Listner Paul sent in a note having been watching the HBO miniseries on Chernobyl. He wondered how the old Soviet Union could pull off anything in space given how inept, dangerous and destructive they were regarding the Chernobyl nuclear accident which came decades later than the Soviet space program. Jim was not watching the HBO series but did have a response for Paul so don't miss it. By the way, I am watching the HBO series and highly recommend it. That said, for those of you that are animal, pet and dog owners and lovers, I must caution you about parts of Episode 4. I had to do quite a bit of fast forwarding as it was too much for me to take though I know it was an accurate scene regarding what was done and needed to be done as the animals were radioactive. Back to space, Jim talked about the early death of the Soviet space leadership genius, Sergei Korolev. What might have been had he lived longer one will never know.
Near the end of the program, Ben asked our guests if he wrote about our sending chimps to space given his earlier comments about the Soviet Union sending the dog Laika to space with Laika not returning. Ben wanted to know if their were animal rights protestors back then as he was not born until decades after Apollo 11 and the earlier space program. Jim did not think animal rights protests groups were strong or that prevalent back then and I don't remember such protests around sending the chimps to space. I know they came back and retired with honor and were buried with honor and are in well maintained and hero-like graves. We valued the space chimps and primates very much.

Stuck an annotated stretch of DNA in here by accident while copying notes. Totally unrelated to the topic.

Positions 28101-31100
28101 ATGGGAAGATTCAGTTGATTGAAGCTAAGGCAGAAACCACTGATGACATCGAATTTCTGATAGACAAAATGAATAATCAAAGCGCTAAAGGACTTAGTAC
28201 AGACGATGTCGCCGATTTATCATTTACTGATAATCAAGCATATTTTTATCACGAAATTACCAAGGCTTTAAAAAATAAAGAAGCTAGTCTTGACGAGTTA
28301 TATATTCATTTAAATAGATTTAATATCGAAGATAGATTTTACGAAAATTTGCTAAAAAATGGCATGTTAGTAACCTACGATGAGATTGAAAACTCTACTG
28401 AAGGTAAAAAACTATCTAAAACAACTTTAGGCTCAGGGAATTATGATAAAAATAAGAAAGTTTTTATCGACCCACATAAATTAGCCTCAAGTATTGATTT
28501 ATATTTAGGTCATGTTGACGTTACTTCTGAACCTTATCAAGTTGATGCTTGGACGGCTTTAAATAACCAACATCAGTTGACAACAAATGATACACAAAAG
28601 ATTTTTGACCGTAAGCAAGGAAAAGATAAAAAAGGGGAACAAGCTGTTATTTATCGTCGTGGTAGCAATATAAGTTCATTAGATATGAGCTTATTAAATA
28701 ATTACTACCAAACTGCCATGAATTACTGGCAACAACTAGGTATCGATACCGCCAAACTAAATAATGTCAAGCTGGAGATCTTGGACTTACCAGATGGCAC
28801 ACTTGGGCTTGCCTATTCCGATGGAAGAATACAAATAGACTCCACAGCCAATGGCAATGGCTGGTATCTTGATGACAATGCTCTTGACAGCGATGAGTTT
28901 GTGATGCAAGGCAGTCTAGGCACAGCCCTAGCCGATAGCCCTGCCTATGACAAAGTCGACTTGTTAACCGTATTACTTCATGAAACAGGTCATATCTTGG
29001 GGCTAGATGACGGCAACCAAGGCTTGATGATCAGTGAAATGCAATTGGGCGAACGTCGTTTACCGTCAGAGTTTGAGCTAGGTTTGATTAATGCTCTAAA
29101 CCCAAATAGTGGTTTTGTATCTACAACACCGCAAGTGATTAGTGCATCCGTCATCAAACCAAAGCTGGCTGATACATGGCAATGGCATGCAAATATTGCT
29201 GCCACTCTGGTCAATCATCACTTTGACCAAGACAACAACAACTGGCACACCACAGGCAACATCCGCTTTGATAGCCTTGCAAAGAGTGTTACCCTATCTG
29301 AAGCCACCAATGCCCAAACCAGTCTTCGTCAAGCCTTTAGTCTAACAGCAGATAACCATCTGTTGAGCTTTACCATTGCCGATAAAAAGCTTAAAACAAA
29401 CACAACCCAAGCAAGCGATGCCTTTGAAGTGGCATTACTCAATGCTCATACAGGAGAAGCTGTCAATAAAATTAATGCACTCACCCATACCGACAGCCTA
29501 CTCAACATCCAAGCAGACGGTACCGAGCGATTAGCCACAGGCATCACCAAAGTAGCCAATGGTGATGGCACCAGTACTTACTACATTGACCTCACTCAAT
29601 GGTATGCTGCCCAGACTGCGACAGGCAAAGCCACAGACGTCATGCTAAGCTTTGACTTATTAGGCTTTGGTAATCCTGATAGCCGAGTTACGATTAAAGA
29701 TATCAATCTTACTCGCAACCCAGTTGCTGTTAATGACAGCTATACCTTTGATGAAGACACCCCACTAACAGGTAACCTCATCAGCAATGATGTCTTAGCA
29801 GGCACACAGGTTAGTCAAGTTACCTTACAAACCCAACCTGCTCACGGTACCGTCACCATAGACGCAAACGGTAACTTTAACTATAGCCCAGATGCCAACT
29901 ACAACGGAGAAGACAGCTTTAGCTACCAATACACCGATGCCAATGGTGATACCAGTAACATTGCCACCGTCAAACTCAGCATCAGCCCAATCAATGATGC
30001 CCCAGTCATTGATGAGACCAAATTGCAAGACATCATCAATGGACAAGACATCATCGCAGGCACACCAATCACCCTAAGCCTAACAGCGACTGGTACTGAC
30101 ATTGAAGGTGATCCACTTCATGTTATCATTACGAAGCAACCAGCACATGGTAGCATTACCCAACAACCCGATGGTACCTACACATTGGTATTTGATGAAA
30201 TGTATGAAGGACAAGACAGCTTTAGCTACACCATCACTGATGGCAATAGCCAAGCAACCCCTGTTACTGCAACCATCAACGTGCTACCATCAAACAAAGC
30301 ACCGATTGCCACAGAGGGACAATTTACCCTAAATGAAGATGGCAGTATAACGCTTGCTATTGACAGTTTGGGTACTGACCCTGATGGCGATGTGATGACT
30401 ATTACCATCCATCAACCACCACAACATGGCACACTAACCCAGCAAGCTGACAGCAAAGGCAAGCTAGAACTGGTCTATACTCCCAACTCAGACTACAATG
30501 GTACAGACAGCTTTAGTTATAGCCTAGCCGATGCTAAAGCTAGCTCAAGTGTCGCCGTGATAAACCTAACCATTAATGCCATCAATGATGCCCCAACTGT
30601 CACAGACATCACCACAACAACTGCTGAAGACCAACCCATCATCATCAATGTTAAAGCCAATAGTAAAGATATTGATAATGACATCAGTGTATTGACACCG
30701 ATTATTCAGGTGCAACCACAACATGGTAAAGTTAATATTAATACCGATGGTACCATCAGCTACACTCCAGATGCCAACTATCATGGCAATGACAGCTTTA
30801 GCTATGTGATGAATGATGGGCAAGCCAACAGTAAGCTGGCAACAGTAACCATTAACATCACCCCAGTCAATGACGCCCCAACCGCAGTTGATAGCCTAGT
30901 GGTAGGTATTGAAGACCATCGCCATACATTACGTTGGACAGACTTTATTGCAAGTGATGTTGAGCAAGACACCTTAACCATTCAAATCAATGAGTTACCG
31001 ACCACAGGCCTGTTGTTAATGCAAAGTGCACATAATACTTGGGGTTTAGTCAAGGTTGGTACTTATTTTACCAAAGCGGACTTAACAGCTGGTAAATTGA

Before the show ended, I asked Jim for takeaways from 50 years ago to help us return to the Moon today. Lots was said but somehow we ended up talking about the need for critical thinking and then the Moon Hoax garbage came up. I told a story of what happened when I was in my local post office yesterday given the crew there knows me and knows about The Space Show. Listen to the story on air. In addition, I brought up the even stranger set of comments from last December where basketball great Stephen Curry suggested we never went to the Moon. This brought us back to critical thinking, being a role model for youth and others, and learning and leadership.
Before signing off, our guest told us about the book and his website, www.jamesdonovan.net. He has an email address available on the site so please contact him if you are interested in an autographed copy of the book. Please post your comments/questions on TSS blog for this show.